"Angie, it's bigger than you think it is. They have a high school there. Probably even a soccer team." It wasn't convincing. It sounded as if Amanda hadn't even looked into it at all. No wonder the place would be affordable, there would be nothing there; no one would want to live there.
"I can't switch schools in the last three weeks!"
"No, pumpkin, you don't have to. Forks is only an hour away. I still have work here too. We can commute together," Amanda suggested optimistically.
"An hour commute every day?"
"Hey, it's no so bad. Remember when we lived in Surrey? I had to commute to Vancouver every day. This will be nothing."
Angie still wasn't convinced. On the plus side, though, Angie didn't have to switch schools yet. And knowing her mom, the whole Forks thing would be very temporary. Amanda would fall in love again and they'd be back in Port Angeles, Everett, or maybe Seattle or, who knows, maybe Angie would find herself in Sydney Australia one day.
"Just three more years," Angie reminded herself. After that time Angie would be done high school and could go off to school on her own. She didn't know where yet, but it didn't matter, the point was that she'd have at least four years of being in one place. She couldn't wait.
"So what about the rest of the stuff?" Angie asked.
Amanda became quiet. That wasn't a good sign. Thankfully Angie had learned early on not to get too attached to stuff.
"I don't know. We'll have to see."
"Does Doug even know we're leaving?"
Amanda was quiet again. That meant no. This was a quick escape. There was probably a note on the fridge or something like that. Doug would find it when he got home from work. Angie wondered if he'd be surprised. He and her mom had been fighting a lot. Angie wasn't sure how much longer her mom would hold out for. Considering what was going on now, Angie figured that Amanda kept everything quiet until she was certain that she had a place to go. They had escaped to a hotel before, back when Angie was really young, but circumstances were different then. That was with Mark. Angie was surprised that she could still remember his name; she was surprised that she could remember most of the names. Mark turned out to be a beater. From that day on, Amanda was determined to have a backup plan. Doug wasn't that bad, he just got cocky. Guys seemed to do that around Amanda. She was young, and guys liked that, but she also had a young daughter which most guys didn't like so much. Doug was young too, twenty eight. He had good intentions, he was trying to own his own business and get himself established. He wasn't ready to do the family thing. He liked Amanda, but he wasn't ready to commit. Not everyone that Amanda fell in love with was equally in love with her. This was another one of those cases.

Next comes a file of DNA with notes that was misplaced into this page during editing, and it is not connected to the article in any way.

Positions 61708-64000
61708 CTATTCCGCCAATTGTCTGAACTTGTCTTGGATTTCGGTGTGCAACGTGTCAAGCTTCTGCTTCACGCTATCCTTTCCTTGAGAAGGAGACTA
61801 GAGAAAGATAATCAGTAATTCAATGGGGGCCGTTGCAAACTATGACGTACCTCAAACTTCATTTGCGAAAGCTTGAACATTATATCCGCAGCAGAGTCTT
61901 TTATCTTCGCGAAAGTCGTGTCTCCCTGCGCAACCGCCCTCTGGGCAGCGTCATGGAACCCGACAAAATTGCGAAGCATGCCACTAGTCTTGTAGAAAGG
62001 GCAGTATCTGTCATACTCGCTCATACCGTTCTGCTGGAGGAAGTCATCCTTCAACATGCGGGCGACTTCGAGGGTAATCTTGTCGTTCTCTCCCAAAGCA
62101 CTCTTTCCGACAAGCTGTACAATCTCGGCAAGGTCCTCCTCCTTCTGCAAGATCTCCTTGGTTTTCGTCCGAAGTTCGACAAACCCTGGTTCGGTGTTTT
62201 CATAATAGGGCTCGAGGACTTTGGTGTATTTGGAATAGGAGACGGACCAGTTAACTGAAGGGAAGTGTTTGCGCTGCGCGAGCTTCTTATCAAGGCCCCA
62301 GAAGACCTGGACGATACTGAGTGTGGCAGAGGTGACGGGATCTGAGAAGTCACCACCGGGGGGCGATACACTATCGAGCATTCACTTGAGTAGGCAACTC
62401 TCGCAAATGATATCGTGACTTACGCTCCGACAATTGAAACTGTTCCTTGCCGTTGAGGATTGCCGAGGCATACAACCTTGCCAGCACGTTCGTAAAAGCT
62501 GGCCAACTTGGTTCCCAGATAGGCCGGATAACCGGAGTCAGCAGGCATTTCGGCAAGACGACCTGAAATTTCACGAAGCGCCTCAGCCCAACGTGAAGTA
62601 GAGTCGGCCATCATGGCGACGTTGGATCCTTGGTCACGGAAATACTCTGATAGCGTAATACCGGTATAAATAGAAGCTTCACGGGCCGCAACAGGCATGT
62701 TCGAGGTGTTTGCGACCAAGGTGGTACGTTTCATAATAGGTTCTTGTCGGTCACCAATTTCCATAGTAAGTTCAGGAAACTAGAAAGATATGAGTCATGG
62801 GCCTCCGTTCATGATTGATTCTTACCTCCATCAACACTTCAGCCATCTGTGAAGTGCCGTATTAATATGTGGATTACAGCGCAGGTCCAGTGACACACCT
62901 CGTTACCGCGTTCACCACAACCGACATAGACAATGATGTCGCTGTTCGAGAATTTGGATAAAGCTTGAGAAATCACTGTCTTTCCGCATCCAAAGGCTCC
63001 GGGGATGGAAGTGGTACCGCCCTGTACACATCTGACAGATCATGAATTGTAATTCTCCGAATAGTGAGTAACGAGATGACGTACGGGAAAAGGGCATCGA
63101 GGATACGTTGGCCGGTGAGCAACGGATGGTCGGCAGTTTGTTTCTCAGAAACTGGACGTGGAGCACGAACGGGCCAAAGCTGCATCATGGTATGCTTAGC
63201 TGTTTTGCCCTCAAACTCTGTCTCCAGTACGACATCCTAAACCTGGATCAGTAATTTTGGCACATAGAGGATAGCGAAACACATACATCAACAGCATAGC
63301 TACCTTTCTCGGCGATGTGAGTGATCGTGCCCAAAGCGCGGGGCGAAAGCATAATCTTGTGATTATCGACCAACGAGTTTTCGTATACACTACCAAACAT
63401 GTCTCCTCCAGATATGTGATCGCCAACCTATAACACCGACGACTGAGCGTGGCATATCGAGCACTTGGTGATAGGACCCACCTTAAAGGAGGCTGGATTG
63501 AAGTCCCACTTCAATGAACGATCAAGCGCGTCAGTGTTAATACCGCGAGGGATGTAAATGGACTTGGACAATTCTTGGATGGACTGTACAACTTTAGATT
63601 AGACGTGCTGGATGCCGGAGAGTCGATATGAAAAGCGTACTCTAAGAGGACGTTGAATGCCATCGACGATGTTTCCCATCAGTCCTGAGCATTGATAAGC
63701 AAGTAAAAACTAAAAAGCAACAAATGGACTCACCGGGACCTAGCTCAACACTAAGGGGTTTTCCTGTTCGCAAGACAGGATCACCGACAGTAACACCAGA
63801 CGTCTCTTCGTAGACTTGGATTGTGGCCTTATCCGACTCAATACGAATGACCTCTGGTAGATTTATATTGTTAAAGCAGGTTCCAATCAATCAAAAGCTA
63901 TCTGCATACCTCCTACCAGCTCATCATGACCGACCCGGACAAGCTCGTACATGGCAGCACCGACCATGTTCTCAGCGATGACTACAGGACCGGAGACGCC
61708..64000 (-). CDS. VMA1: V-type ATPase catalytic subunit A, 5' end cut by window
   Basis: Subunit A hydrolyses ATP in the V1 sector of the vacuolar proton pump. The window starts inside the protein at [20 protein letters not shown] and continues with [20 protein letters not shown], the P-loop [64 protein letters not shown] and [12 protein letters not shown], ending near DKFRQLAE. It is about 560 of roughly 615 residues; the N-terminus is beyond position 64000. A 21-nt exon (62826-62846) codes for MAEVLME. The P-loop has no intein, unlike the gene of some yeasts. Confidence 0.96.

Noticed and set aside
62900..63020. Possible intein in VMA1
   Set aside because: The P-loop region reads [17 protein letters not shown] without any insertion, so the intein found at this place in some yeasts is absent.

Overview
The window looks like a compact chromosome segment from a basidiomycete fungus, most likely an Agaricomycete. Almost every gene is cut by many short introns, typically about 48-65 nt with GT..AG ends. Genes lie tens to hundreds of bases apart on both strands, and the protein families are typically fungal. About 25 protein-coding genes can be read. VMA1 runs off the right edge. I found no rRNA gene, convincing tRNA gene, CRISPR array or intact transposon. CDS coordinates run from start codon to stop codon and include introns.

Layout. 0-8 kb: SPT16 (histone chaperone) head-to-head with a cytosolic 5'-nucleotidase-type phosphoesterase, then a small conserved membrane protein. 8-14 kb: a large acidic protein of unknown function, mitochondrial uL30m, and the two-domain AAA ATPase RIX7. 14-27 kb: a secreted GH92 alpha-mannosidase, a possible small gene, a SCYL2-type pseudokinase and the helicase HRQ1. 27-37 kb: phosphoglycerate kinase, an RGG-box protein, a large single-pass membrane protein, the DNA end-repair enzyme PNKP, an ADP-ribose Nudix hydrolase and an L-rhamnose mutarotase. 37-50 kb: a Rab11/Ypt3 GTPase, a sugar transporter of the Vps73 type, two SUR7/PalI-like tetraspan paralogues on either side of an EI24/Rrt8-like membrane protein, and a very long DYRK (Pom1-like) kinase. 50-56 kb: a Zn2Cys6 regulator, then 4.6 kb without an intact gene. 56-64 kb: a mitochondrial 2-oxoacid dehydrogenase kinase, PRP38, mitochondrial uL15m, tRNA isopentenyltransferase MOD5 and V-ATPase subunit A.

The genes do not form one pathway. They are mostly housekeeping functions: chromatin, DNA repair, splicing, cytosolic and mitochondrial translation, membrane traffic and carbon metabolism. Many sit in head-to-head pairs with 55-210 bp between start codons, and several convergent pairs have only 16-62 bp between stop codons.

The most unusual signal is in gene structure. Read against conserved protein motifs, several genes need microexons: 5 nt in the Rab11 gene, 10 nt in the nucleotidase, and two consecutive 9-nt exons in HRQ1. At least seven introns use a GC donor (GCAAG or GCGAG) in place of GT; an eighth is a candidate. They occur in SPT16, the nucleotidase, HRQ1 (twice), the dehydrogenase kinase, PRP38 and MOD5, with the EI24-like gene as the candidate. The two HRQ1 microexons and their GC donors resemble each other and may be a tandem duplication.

Angie reached in the backseat and pulled a pillow up to the front. She wrapped her arms tightly around it and rested her chin on top of it.
"It's going to be okay. We're survivors, you and me," Amanda said trying to reassure her daughter.
Angie tried to believe her.
They didn't speak much during the drive. Amanda just kept her eyes on the road while Angie watched the passing trees. Nature must have felt the mood in the small red Toyota because it began to rain. It wasn't anything new, it usually rained around here, but this rainfall seemed like it was made just for Angie. She was glad it was raining. The sky was crying so she didn't have to.
Amanda didn't say much about the new rental place. When they pulled up into the gravel driveway, Angie knew why. The house wasn't even in a suburb. You could barely see the house through the trees. Angie's wishful thinking cropped up again. Usually acreage lots in the middle of nowhere had large houses. Maybe this wouldn't be so bad. And once again Angie's hopefulness was in vain. The house looked like a cube with a roof. The weathered wooden siding was a faded yellow colour. Moss was growing on the roof.